When they arrived at the café the following evening, the place was packed. Akbar had promised an extended evening in anticipation of New Year. Farid and Kamal found a place near the bar and chatted in English, waiting for Zahra to appear. A couple of hopeful ladies, touting for business, tried engaging them in conversation, but they pretended not to understand.

“Seen anything suspicious, boss ?” Ismail enquired of Akbar as they poured out the drinks.

“There’s some new girls here but that’s all.”

“What’s the matter with them ?” one painted beauty asked Akbar.

“Them ?”

“Those foreign guys.”

“Why should anything be the matter ?”

“Well, they don’t seem interested in giving a girl a good time,” she complained pouting.

“They probably don’t need a woman just now,” teased Akbar.

“They shouldn’t be here, then,” replied her friend sulkily.

“And maybe they just want to listen to my singer,” retorted Akbar.

“With her around, no girl can earn a decent living these days.”

“Well, you’ll just have to try somewhere else then,” Akbar chuckled. “I don’t run a whore house here.”

The evening passed relatively smoothly. Some people were in high spirits and noisy, but otherwise no ominous occurrences marred the convivial atmosphere. Once Zahra had sang her last song, the customers started drifting away.

“You ready to go home, Zahra ?” asked Akbar.

“Yes, just give me a minute to wash my hands,” she replied.

“Hey, boss, where’s Zahra ?” asked Ismail coming through from the kitchen a couple of minutes later, jingling the car keys.

“She won’t be long. Just gone to wash her hands.”

“Why is that new girl still here ? I thought all the customers had left.”

“Which new girl ?”

“The one who was in here earlier. She’s just gone to the ladies.”

Farid and Kamal leapt up from their table, knocking back their chairs and sending glasses flying.

They ran down the narrow corridor behind the bar followed by Akbar and Ismail. The door to the washroom and toilets was locked.

“Move over,” bellowed Ismail.

With one swing of his leg, the door crashed open. The new girl was waiting in front of the closed cubicle with a knife poised to strike as Zahra came out. Upon seeing the four men, she darted into a vacant cubicle and bolted the door.

“Zahra, are you alright ?” called Farid.

“Yes,” came the shaken reply. “What’s all the noise about ?”

“Just come out quick,” urged Akbar.

Zahra came out immediately.

“Take her to my sitting room, Farid. We’ll deal with this.”

“Come out of there, or we’ll break the door down,” shouted Ismail.

There was no answer.

“Another door OK with you, boss ?” he asked Akbar eagerly.

“It’ll be worth it. Go ahead,” replied Akbar coolly.

The door crashed open, and beyond, slumped in the corner, they saw the girl clutching her handbag to her stomach and staring at them through glazed eyes.

“I told you one of those beauties would end up a corpse, didn’t I, boss ? But I never expected it to be the killer,” said Ismail smugly as he leant forward and pulled off a long, dark wig. “Scrape some of that plaster off “her” face, and you’ll probably find where Hilda’s nails dug in…”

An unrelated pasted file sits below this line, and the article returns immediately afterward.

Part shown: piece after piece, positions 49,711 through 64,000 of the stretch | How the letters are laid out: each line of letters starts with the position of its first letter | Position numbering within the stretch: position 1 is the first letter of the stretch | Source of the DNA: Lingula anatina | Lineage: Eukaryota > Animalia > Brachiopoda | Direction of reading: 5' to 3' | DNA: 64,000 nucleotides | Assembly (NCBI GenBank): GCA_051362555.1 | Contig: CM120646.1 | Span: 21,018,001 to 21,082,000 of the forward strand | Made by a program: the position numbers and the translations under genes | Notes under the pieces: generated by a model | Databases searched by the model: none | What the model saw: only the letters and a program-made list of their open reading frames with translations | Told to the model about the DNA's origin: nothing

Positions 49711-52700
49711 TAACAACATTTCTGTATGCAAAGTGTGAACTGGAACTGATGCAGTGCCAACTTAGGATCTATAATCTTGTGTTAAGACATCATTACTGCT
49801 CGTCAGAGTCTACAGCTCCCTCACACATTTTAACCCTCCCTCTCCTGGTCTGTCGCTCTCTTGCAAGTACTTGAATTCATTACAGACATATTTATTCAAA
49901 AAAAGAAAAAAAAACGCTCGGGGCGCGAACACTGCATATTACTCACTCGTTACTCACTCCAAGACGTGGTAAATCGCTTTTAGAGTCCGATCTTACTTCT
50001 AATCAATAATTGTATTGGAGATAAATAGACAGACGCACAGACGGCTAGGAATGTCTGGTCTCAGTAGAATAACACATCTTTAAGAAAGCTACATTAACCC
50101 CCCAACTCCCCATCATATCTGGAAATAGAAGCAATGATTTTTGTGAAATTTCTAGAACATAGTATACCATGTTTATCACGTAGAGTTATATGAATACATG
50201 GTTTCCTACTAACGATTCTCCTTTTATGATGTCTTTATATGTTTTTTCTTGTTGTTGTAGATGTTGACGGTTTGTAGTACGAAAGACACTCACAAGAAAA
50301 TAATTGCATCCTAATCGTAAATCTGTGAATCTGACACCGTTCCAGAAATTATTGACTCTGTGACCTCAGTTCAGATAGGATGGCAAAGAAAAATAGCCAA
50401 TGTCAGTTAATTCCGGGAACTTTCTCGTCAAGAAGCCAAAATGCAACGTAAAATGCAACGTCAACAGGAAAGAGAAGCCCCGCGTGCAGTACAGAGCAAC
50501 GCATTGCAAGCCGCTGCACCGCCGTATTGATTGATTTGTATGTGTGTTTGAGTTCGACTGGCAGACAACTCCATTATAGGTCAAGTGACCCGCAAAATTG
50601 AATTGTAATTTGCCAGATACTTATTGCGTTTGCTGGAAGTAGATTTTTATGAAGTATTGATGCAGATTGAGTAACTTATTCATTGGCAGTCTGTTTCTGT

The agent, finding the window barred and realising he couldn’t escape, had taken the inevitable course. He knew that he was on his own, and that only torture and, ultimately, execution awaited him. A spy’s survival kit, he had thought sarcastically to himself as he reached for the cyanide capsule taped behind his ear…

“Well, doesn’t that beat all,” exclaimed Kamal as Ismail moved away, and he caught a glimpse of the person on the floor.

“Someone you know ?” asked Akbar.

“We certainly do,” said Farid behind them. “It’s our old English teacher, Mr Walton.”

“Hey, boss. Look at the ring on his finger. It’s the same one that Siyasaki wore,” exclaimed Ismail.

“The son of a bitch. He was watching us right under our noses, and we never guessed.”

“Should we call the police ?” asked Kamal.

“As he worked for the Navy, I think you’d better call the military police,” suggested Akbar. “They’ll be very interested to hear about their employee.”

Richard Walton, master of disguises, had had a bright future ahead of him. The son of an Iranian mother and American father, he had inherited his father’s fair genes, and looked the all American boy. He had never let on that he spoke perfect Farsi, learnt of course from his mother.

He was the ideal candidate for a secret agent, the more so as he had landed a job teaching in a military establishment. However, the cosmopolitan life style had exacerbated his fondness for alcohol, and had led him to drop his guard when under the influence. Consequently, he couldn’t remember what he might have let slip on his visits to New Town. He had decided that the only way to cover his tracks was to dispose of the women he had slept with. His superiors, completely ignorant of his indiscretions, were impressed by his plan to create unrest by implicating the mullahs. He might have succeeded if Hassan hadn’t got in the way. Using the ‘hejleh’ had been a stupid mistake. It had all gone wrong thereafter…